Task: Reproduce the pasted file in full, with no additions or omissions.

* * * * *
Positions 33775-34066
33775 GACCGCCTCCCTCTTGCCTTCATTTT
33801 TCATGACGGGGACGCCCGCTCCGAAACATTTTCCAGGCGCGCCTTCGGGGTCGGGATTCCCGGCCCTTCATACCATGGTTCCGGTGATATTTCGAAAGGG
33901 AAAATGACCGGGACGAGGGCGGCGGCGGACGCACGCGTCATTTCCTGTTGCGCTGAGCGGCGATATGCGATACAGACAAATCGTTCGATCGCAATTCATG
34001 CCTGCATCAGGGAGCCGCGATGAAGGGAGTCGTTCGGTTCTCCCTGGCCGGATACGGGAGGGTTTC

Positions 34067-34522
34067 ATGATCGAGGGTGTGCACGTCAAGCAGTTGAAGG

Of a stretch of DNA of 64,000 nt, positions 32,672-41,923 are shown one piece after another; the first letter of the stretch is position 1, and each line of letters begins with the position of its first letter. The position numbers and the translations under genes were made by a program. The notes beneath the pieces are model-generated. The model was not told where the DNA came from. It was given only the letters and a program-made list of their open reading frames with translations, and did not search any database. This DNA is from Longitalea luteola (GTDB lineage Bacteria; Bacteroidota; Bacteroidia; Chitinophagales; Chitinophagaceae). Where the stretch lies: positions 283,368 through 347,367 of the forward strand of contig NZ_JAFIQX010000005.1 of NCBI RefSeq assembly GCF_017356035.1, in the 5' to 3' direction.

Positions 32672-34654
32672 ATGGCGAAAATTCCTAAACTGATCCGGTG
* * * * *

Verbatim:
Positions 33775-34066
33775 GACCGCCTCCCTCTTGCCTTCATTTT
33801 TCATGACGGGGACGCCCGCTCCGAAACATTTTCCAGGCGCGCCTTCGGGGTCGGGATTCCCGGCCCTTCATACCATGGTTCCGGTGATATTTCGAAAGGG
33901 AAAATGACCGGGACGAGGGCGGCGGCGGACGCACGCGTCATTTCCTGTTGCGCTGAGCGGCGATATGCGATACAGACAAATCGTTCGATCGCAATTCATG
34001 CCTGCATCAGGGAGCCGCGATGAAGGGAGTCGTTCGGTTCTCCCTGGCCGGATACGGGAGGGTTTC

Positions 34067-34522
34067 ATGATCGAGGGTGTGCACGTCAAGCAGTTGAAGG

Of a stretch of DNA of 64,000 nt, positions 32,672-41,923 are shown one piece after another; the first letter of the stretch is position 1, and each line of letters begins with the position of its first letter. The position numbers and the translations under genes were made by a program. The notes beneath the pieces are model-generated. The model was not told where the DNA came from. It was given only the letters and a program-made list of their open reading frames with translations, and did not search any database. This DNA is from Longitalea luteola (GTDB lineage Bacteria; Bacteroidota; Bacteroidia; Chitinophagales; Chitinophagaceae). Where the stretch lies: positions 283,368 through 347,367 of the forward strand of contig NZ_JAFIQX010000005.1 of NCBI RefSeq assembly GCF_017356035.1, in the 5' to 3' direction.

Positions 32672-34654
32672 ATGGCGAAAATTCCTAAACTGATCCGGTG